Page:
I try to blog every day, but yesterday was a long and busy Ash Wednesday, so those of you who look for something every day had to make do with a couple of pieces from the archives–one for Valentine’s Day and one for Ash Wednesday.
So yesterday was the day all priests are hit with the dreaded black thumb. I began the distribution of ashes at the 8:15 school mass–which was crowded and was busy all day with various projects, meetings, adoration and confession and ending with the 6:00 Mass with more ashes for another packed church.
I asked an old priest once why so many Catholics come to Ash Wednesday which is not a Holy Day of Obligation. He said, “They’ll turn up for anything that’s free–even its only ashes.”
The old cynic…
Anyway, it was a joyful day and I am always one to welcome Lent as a joyful penitential season. I say joyful because it is the chance to make progress in a fresh and new way and to welcome the Lord and walk more closely to him.
It occurred to me this morning that in this day and age we ought to add an fourth Lenten duty: Prayer, Fasting, Almsgiving AND Evangelization.
I mean we need to spread the faith a bit more, and while Jesus told us not to show off with our fasting and prayer there’s no harm in bearing a joyful and maybe quirky witness during Lent.
One thing I’m going to do is wear my cassock every day. That’s a way to make a joyful witness and somebody asked me once why I wear the cassock and I snarked, “So I’m sure no-one will mistake me for an Episcopalian.”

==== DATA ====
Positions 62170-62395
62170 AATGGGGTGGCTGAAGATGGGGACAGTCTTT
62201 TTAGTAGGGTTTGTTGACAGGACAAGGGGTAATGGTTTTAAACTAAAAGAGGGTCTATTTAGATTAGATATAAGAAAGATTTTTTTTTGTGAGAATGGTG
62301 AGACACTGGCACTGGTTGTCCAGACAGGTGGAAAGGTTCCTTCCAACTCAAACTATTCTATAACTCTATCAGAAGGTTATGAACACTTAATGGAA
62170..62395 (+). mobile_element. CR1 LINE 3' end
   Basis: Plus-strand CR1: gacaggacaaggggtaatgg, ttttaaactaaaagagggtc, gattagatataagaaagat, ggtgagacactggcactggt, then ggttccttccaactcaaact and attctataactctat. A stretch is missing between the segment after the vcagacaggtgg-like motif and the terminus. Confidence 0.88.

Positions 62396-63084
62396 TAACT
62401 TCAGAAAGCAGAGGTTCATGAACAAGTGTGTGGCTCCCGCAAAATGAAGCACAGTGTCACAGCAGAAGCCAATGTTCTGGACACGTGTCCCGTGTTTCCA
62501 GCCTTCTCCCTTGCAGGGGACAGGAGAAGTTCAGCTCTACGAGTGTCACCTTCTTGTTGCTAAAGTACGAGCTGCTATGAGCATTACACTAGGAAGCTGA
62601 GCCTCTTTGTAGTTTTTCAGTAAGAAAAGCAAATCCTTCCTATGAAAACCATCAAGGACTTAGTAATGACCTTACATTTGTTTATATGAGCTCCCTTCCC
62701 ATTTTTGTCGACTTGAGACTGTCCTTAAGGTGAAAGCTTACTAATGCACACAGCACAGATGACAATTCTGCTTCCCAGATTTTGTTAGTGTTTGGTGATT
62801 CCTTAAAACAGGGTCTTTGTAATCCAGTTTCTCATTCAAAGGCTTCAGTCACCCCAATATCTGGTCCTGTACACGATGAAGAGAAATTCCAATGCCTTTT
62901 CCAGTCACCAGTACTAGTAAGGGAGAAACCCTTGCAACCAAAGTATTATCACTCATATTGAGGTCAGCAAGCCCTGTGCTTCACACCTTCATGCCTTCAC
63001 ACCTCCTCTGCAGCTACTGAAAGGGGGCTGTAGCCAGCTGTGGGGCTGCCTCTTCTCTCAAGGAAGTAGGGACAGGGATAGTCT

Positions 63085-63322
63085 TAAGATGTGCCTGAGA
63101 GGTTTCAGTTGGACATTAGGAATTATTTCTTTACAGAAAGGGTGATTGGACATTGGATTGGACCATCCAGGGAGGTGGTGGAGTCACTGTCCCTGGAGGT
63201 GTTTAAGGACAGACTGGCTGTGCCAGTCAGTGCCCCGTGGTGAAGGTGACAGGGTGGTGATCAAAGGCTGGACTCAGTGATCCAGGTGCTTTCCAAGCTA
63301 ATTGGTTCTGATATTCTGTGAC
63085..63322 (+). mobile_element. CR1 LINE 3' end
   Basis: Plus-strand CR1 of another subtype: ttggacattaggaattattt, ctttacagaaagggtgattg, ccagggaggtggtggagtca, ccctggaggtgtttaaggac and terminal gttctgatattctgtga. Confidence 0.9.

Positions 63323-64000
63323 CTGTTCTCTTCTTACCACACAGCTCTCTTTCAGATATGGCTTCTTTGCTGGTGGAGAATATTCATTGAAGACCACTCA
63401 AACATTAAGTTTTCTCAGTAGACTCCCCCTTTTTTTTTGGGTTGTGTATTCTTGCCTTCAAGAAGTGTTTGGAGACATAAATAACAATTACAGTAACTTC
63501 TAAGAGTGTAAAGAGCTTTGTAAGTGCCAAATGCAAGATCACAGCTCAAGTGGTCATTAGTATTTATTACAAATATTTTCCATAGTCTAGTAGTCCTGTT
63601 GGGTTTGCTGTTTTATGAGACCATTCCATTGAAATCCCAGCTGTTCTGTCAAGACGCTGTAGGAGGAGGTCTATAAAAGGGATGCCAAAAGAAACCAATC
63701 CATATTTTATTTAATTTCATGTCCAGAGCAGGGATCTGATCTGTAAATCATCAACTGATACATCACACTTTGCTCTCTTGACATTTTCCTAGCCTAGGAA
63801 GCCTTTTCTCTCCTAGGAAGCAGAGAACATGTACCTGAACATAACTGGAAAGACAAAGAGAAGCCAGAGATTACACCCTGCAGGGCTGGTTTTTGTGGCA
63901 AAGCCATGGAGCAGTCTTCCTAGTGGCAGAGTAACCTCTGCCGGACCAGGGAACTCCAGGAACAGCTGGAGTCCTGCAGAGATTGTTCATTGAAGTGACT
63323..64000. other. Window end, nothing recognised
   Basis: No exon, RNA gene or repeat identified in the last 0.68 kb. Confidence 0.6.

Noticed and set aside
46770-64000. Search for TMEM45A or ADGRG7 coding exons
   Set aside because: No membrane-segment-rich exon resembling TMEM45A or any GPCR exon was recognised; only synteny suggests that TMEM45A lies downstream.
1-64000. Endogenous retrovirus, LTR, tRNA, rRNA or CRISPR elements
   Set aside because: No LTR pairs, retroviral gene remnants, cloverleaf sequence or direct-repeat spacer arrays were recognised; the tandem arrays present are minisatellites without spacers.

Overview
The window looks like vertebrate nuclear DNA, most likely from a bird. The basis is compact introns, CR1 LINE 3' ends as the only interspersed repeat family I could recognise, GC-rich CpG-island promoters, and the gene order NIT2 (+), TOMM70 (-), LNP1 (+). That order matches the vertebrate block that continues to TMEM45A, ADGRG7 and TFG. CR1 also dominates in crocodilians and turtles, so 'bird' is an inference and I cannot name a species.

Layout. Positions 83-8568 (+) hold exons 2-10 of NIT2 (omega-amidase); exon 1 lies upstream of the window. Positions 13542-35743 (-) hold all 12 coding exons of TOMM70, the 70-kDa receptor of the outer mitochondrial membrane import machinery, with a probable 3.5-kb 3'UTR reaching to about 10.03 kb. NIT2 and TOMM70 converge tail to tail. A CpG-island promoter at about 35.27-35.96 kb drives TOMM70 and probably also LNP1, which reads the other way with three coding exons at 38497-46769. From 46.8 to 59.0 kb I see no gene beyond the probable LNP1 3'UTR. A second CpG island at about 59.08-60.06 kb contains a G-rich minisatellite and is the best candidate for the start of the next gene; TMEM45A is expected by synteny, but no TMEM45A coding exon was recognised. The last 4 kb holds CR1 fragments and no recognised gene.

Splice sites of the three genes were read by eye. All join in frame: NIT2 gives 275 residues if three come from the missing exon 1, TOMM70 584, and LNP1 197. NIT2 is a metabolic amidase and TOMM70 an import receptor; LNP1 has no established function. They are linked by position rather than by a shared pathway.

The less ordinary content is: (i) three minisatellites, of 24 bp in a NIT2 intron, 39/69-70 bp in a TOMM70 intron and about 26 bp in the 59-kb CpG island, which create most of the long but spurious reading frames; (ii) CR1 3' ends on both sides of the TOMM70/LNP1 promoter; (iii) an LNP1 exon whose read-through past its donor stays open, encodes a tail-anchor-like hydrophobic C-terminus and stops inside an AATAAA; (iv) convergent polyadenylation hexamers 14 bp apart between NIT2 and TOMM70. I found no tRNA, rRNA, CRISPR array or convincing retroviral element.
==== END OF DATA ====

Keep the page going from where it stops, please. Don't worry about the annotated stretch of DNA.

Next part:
To go off on a tangent for a moment, someone at a parish mission once asked why I thought it was best to receive Holy Communion on the tongue and not the hand. I said, “It is an added sign of reverence for the reality of Christ’s presence of his true body, blood soul and divinity and it is also a sure sign that you have consumed the host and you’re not going to shuffle off and put it in your pocket and thirdly, it’s a sign that you’re Catholic. Episcopalians and Lutherans might have a Eucharist that looks Catholic, but I don’t know anyone but Catholics who receive the host on the tongue.”
They liked that.
I’m finding more and more people in the pews and in ordinary parishes are leaning towards traditional piety and worship. That’s to be expected: as things become more wishy washy and squishy squashy theologically more people are going to demand a religion with some True Grit.
What I call Rooster Cogburn Catholicism.
But back to the topic of making a joyful Lent.
Lent can be joyful if you consider the penance, fasting, prayer and almsgiving and evangelization as a purification and a cleansing of the soul. It’s a good thing–like practicing the piano, getting some exercise and eating your greens.
Somebody said one of the signs of whether you have done a good thing or a bad thing is to ask yourself if you felt better after. Not just satiated or medicated better–but way down deep better.
So how to make a joyful Lent? Think of inventive ways to combine fasting, prayer, almsgiving and evangelization all together. Here’s what I mean:
- On Friday go to your favorite fast food place and pay $10 for the fish sandwich, tell the poor fast food employee to keep the change and give him a smile and prayer card.
- Don’t go to that swanky restaurant. Instead write a check for the amount and as you send it to FOCUS–the Catholic Campus Mission group–with a prayer for blessing.
- You’re eating out? Order an appetizer instead of a main course and write a check for the difference and donate it to St Paul’s Street Evangelization
- Buy the homeless person a big hot meal while you order a salad, say grace with him over the meal and tell him why you’re doing that and ask if he needs anything else.
- Every time you were going to buy a candy bar or some other sweet treat put the money in a jar and the send it with a prayer to your favorite evangelizing apostolate.
You get the idea.
Have a happy Lent!
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